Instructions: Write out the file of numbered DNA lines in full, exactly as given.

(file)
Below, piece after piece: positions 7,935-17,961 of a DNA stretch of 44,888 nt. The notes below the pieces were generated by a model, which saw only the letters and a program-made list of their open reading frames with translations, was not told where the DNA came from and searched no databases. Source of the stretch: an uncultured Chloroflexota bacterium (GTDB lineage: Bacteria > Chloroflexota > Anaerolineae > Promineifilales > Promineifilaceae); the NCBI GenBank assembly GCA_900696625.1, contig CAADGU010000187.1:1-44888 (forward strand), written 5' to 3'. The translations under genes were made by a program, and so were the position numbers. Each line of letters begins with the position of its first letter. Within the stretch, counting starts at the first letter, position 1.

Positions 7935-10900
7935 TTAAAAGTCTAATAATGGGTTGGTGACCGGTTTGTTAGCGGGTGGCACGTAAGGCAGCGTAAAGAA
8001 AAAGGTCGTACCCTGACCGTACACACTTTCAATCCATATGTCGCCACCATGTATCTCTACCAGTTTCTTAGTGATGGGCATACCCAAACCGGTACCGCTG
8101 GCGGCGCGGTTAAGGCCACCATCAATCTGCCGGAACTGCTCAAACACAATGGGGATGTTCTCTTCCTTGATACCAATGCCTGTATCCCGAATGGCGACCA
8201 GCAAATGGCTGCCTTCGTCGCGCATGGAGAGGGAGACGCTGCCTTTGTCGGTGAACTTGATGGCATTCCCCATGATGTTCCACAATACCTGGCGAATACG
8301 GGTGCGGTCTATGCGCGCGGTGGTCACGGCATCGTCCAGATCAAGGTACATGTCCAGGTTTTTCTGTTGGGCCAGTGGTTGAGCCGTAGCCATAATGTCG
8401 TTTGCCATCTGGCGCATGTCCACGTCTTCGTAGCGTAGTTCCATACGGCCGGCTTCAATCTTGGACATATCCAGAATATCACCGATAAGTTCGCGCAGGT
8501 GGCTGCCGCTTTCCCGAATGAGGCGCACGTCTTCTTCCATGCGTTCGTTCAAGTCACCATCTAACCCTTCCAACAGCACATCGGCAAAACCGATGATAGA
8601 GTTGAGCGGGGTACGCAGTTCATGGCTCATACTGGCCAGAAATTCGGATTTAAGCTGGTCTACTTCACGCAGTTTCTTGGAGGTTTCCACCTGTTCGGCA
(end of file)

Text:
Below, piece after piece: positions 7,935-17,961 of a DNA stretch of 44,888 nt. The notes below the pieces were generated by a model, which saw only the letters and a program-made list of their open reading frames with translations, was not told where the DNA came from and searched no databases. Source of the stretch: an uncultured Chloroflexota bacterium (GTDB lineage: Bacteria > Chloroflexota > Anaerolineae > Promineifilales > Promineifilaceae); the NCBI GenBank assembly GCA_900696625.1, contig CAADGU010000187.1:1-44888 (forward strand), written 5' to 3'. The translations under genes were made by a program, and so were the position numbers. Each line of letters begins with the position of its first letter. Within the stretch, counting starts at the first letter, position 1.

Positions 7935-10900
7935 TTAAAAGTCTAATAATGGGTTGGTGACCGGTTTGTTAGCGGGTGGCACGTAAGGCAGCGTAAAGAA
8001 AAAGGTCGTACCCTGACCGTACACACTTTCAATCCATATGTCGCCACCATGTATCTCTACCAGTTTCTTAGTGATGGGCATACCCAAACCGGTACCGCTG
8101 GCGGCGCGGTTAAGGCCACCATCAATCTGCCGGAACTGCTCAAACACAATGGGGATGTTCTCTTCCTTGATACCAATGCCTGTATCCCGAATGGCGACCA
8201 GCAAATGGCTGCCTTCGTCGCGCATGGAGAGGGAGACGCTGCCTTTGTCGGTGAACTTGATGGCATTCCCCATGATGTTCCACAATACCTGGCGAATACG
8301 GGTGCGGTCTATGCGCGCGGTGGTCACGGCATCGTCCAGATCAAGGTACATGTCCAGGTTTTTCTGTTGGGCCAGTGGTTGAGCCGTAGCCATAATGTCG
8401 TTTGCCATCTGGCGCATGTCCACGTCTTCGTAGCGTAGTTCCATACGGCCGGCTTCAATCTTGGACATATCCAGAATATCACCGATAAGTTCGCGCAGGT
8501 GGCTGCCGCTTTCCCGAATGAGGCGCACGTCTTCTTCCATGCGTTCGTTCAAGTCACCATCTAACCCTTCCAACAGCACATCGGCAAAACCGATGATAGA
8601 GTTGAGCGGGGTACGCAGTTCATGGCTCATACTGGCCAGAAATTCGGATTTAAGCTGGTCTACTTCACGCAGTTTCTTGGAGGTTTCCACCTGTTCGGCA